Contingencies in place should government shut downPublished 11:25am Saturday, April 9, 2011
by Randy Forbes
I, along with a number of my colleagues, want to keep the government open and cut spending.
While we don’t know if Senate Democrats or the president will shut down the government, it would be irresponsible not to prepare for that possibility.
The House Republican Conference has provided information related to the potential effects of a government shutdown, including how the shutdown would affect our veterans, federal services, Medicare and Social Security, law enforcement and other federal operations.
• According to the House Committee on Veterans Affairs, disabled veterans in receipt of disability compensation or pension checks should continue to receive those payments.
• According to the House Committee on Armed Services, military personnel would serve without pay until funds are appropriated by Congress and signed into law by the president. Military personnel on active duty would continue to report for duty.
• Because Social Security benefits are not subject to appropriation, the Social Security Administration has told the House Committee on Ways and Means that the checks would go out.
• The House Committee on Ways and Means asked the Centers for Medicare and Medicaid Services if they have any information as to what would happen if there were a government shutdown and CMS would not give any guidance. According to Ways and Means, CMS had not thought about it. According to Ways and Means, the House Committee on Financial Services also made a similar request to CMS. CMS did note that Medicare doesn’t pay in real time. There’s a minimum two-week lag time, so if the government is shut down for more than two weeks there could be an issue.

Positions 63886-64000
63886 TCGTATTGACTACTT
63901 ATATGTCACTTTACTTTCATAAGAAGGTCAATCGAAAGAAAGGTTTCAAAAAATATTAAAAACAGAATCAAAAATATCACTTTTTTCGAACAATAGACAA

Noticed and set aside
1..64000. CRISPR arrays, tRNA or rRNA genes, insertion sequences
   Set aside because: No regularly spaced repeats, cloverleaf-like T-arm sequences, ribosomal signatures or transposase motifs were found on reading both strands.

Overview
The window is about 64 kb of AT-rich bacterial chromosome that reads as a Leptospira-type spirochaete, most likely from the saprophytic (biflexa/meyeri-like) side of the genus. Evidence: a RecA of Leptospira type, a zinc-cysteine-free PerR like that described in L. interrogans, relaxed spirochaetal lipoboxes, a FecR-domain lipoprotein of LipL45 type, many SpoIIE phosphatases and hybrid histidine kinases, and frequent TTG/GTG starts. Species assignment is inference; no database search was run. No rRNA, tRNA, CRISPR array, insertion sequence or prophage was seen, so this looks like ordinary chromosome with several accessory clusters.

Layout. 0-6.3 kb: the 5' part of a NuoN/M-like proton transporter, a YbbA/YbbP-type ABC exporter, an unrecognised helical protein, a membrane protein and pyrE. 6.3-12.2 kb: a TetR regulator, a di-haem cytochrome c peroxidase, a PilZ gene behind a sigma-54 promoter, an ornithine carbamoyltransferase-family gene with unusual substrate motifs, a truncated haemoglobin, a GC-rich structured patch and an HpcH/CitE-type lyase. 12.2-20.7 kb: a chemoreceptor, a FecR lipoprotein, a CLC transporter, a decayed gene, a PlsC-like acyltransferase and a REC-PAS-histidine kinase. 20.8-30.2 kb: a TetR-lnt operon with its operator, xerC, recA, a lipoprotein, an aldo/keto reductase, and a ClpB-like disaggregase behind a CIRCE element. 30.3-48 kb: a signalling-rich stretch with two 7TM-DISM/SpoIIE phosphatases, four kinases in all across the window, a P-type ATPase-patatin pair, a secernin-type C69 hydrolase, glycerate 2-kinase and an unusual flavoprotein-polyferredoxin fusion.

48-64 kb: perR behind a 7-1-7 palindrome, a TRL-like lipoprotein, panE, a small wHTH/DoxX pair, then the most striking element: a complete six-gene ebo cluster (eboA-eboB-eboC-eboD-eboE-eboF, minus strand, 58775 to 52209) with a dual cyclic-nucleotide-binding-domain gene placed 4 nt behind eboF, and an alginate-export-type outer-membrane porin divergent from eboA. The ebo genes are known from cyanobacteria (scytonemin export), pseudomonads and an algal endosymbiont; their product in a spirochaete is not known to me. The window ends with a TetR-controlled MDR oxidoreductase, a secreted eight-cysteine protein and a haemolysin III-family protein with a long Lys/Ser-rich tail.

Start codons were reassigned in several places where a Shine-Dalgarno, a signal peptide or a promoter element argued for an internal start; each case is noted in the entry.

• According to the Committee on Ways and Means, disability benefits would continue to be paid. New benefit applications for retirement, disability and survivor’s benefits may be delayed depending on the staffing plan Social Security develops, as the number of staff on hand would determine the amount of work processed.
• According to the House Committee on Ways and Means, unemployment benefits weren’t affected during the 1996 shutdown, and as mandatory spending, they would not expect them to be. States were just transferred their quarterly amounts to pay state benefits through at least the next two months.
• According to the House Committee on Agriculture, without knowing USDA’s contingency plans, it’s hard to definitively say what would happen to food stamps. In short, food stamps would not immediately be affected at all.
RANDY FORBES represents Western Tidewater in the U.S. House of Representatives. For contact information, see http://randyforbes.house.gov.